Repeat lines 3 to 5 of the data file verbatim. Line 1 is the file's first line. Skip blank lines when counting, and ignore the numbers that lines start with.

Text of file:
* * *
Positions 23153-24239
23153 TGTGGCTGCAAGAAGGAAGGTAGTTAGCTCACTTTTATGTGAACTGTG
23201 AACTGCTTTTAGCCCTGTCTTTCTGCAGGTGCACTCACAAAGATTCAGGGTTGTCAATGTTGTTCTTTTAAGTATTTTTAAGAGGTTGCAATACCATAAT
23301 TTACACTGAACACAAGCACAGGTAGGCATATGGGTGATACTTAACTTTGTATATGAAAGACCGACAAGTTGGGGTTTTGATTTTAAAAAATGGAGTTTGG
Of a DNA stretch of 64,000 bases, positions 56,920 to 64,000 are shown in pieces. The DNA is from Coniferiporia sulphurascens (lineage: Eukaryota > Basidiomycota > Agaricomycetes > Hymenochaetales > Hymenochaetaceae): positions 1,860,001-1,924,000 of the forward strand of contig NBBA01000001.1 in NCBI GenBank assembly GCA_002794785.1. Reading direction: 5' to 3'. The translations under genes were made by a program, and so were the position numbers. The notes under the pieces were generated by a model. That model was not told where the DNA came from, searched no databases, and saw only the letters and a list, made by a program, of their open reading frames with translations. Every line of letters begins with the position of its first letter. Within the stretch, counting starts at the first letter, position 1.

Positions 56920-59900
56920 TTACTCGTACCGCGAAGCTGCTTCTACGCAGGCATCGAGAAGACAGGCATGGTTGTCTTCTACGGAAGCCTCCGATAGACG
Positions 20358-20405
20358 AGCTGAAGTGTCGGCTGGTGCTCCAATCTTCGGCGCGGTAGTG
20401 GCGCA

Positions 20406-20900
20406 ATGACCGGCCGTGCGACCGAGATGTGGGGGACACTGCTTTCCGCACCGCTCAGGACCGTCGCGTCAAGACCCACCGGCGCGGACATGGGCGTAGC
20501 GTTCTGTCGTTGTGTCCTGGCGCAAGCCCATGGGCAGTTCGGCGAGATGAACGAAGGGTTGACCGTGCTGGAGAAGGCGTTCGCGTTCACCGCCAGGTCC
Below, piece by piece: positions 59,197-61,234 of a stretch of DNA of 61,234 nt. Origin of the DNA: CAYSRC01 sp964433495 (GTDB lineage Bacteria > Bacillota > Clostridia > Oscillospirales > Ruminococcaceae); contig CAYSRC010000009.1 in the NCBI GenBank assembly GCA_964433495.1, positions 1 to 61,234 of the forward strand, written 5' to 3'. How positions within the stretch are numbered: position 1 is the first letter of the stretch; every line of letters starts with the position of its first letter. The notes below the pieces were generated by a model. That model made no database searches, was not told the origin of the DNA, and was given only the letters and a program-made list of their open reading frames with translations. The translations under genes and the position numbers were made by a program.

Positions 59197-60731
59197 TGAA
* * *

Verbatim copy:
23201 AACTGCTTTTAGCCCTGTCTTTCTGCAGGTGCACTCACAAAGATTCAGGGTTGTCAATGTTGTTCTTTTAAGTATTTTTAAGAGGTTGCAATACCATAAT
23301 TTACACTGAACACAAGCACAGGTAGGCATATGGGTGATACTTAACTTTGTATATGAAAGACCGACAAGTTGGGGTTTTGATTTTAAAAAATGGAGTTTGG
Of a DNA stretch of 64,000 bases, positions 56,920 to 64,000 are shown in pieces. The DNA is from Coniferiporia sulphurascens (lineage: Eukaryota > Basidiomycota > Agaricomycetes > Hymenochaetales > Hymenochaetaceae): positions 1,860,001-1,924,000 of the forward strand of contig NBBA01000001.1 in NCBI GenBank assembly GCA_002794785.1. Reading direction: 5' to 3'. The translations under genes were made by a program, and so were the position numbers. The notes under the pieces were generated by a model. That model was not told where the DNA came from, searched no databases, and saw only the letters and a list, made by a program, of their open reading frames with translations. Every line of letters begins with the position of its first letter. Within the stretch, counting starts at the first letter, position 1.